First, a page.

The report, How marketing of formula milk influences our decisions on infant feeding, draws on interviews with parents, pregnant women and health workers in eight countries. It uncovers systematic and unethical marketing strategies used by the formula milk industry – now worth a staggering US$55 billion – to influence parents’ infant feeding decisions.
The report finds that industry marketing techniques include unregulated and invasive online targeting; sponsored advice networks and helplines; promotions and free gifts; and practices to influence training and recommendations among health workers. The messages that parents and health workers receive are often misleading, scientifically unsubstantiated, and violate the International Code of Marketing of Breast-milk Substitutes (the Code) – a landmark public health agreement passed by the World Health Assembly in 1981 to protect mothers from aggressive marketing practices by the baby food industry.
“This report shows very clearly that formula milk marketing remains unacceptably pervasive, misleading and aggressive,” said Dr. Tedros Adhanom Ghebreyesus, WHO Director-General. “Regulations on exploitative marketing must be urgently adopted and enforced to protect children’s health.”
According to the report – which surveyed 8,500 parents and pregnant women, and 300 health workers in cities across Bangladesh, China, Mexico, Morocco, Nigeria, South Africa, the United Kingdom and Viet Nam – exposure to formula milk marketing reaches 84 per cent of all women surveyed in the United Kingdom; 92 per cent of women surveyed in Viet Nam and 97 per cent of women surveyed in China, increasing their likelihood of choosing formula feeding.
“False and misleading messages about formula feeding are a substantial barrier to breastfeeding, which we know is best for babies and mothers,” said UNICEF Executive Director Catherine Russell. “We need robust policies, legislation and investments in breastfeeding to ensure that women are protected from unethical marketing practices — and have access to the information and support they need to raise their families.”
Across all countries included in the survey, women expressed a strong desire to breastfeed exclusively, ranging from 49 per cent of women in Morocco to 98 per cent in Bangladesh. Yet the report details how a sustained flow of misleading marketing messages is reinforcing myths about breastfeeding and breast-milk, and undermining women’s confidence in their ability to breastfeed successfully. These myths include the necessity of formula in the first days after birth, the inadequacy of breast-milk for infant nutrition, that specific infant formula ingredients are proven to improve child development or immunity, the perception that formula keeps infants fuller for longer, and that the quality of breast-milk declines with time.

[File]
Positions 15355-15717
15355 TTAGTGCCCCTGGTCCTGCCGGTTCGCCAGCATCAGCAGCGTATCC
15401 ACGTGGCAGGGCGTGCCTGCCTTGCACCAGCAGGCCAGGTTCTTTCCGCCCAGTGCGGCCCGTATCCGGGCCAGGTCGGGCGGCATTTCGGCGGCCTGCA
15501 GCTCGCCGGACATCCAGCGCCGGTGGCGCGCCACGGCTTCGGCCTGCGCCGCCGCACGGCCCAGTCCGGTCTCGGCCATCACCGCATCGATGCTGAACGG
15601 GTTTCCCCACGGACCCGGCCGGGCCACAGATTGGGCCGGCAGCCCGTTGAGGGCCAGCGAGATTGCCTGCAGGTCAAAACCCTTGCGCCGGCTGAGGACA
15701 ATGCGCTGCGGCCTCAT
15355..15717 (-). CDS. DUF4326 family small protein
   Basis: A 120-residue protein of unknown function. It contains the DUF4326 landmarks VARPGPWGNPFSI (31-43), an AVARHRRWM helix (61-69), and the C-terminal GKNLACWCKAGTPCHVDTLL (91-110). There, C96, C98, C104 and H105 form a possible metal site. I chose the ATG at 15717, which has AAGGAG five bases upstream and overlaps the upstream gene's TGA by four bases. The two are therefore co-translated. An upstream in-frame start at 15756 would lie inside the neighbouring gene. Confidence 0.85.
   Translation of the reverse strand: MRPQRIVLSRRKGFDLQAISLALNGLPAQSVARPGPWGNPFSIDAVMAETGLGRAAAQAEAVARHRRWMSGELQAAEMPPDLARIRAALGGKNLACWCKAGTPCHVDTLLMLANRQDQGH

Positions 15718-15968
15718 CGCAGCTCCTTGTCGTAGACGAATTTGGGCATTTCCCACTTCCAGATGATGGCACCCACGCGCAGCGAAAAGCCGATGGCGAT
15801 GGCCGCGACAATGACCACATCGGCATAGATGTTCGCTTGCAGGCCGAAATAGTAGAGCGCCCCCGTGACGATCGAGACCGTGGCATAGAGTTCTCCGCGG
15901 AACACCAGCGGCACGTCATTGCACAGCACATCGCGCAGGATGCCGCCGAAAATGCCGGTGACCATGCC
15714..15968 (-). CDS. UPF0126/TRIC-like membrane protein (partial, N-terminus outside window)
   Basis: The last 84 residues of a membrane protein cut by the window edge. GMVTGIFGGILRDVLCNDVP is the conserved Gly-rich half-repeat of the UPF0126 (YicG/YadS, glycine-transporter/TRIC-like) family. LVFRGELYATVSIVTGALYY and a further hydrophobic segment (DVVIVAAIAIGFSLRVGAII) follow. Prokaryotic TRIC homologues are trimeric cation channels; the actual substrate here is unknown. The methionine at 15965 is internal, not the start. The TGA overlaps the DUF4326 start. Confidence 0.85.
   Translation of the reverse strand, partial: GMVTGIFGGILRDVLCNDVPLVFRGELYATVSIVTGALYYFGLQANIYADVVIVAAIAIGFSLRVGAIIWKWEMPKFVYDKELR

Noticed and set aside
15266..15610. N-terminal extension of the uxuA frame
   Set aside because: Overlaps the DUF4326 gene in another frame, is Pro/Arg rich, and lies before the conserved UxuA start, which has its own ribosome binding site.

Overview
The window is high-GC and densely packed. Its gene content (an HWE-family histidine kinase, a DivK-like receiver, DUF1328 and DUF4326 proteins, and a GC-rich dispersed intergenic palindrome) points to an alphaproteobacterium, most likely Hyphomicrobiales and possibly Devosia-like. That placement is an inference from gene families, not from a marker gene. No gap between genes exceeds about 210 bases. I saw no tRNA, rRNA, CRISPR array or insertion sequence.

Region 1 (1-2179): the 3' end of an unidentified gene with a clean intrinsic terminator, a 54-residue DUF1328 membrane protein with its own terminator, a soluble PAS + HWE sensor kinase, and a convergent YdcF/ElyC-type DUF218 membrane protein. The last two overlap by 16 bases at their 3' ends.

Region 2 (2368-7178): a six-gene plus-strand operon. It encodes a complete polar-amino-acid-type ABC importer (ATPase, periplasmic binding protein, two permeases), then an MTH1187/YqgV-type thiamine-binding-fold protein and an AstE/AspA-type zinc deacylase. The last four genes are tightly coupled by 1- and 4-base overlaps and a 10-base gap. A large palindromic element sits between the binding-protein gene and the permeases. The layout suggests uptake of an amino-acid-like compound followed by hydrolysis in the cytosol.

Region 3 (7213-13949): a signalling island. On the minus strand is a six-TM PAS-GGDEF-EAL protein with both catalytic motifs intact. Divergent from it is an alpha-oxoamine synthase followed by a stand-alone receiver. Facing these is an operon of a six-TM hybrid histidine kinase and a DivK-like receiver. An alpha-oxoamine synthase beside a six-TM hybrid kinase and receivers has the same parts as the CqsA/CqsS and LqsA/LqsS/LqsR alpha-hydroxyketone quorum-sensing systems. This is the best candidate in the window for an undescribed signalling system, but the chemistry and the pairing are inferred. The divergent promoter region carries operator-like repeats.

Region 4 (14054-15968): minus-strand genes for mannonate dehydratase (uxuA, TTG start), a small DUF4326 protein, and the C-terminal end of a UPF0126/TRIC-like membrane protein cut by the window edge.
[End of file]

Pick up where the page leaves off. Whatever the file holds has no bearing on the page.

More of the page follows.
Breastfeeding within the first hour of birth, followed by exclusive breastfeeding for six months and continued breastfeeding for up to two years or beyond, offers a powerful line of defense against all forms of child malnutrition, including wasting and obesity. Breastfeeding also acts as babies’ first vaccine, protecting them against many common childhood illnesses. It also reduces women’s future risk of diabetes, obesity and some forms of cancer. Yet globally, only 44 per cent of babies less than 6 months old are exclusively breastfed. Global breastfeeding rates have increased very little in the past two decades, while sales of formula milk have more than doubled in roughly the same time.
Alarmingly, the report notes that large numbers of health workers in all countries had been approached by the baby feeding industry to influence their recommendations to new mothers through promotional gifts, free samples, funding for research, paid meetings, events and conferences, and even commissions from sales, directly impacting parents’ feeding choices. More than one third of women surveyed said a health worker had recommended a specific brand of formula to them.
To address these challenges, WHO, UNICEF and partners are calling on governments, health workers, and the baby food industry to end exploitative formula milk marketing and fully implement and abide by the Code requirements. This includes:
- Passing, monitoring and enforcing laws to prevent the promotion of formula milk, in line with the International Code, including prohibiting nutrition and health claims made by the formula milk industry.
- Investing in policies and programmes to support breastfeeding, including adequate paid parental leave in line with international standards, and ensuring high quality breastfeeding support.
- Requesting industry to publicly commit to full compliance with the Code and subsequent World Health Assembly resolutions globally.
- Banning health workers from accepting sponsorship from companies that market foods for infants and young children for scholarships, awards, grants, meetings, or events.
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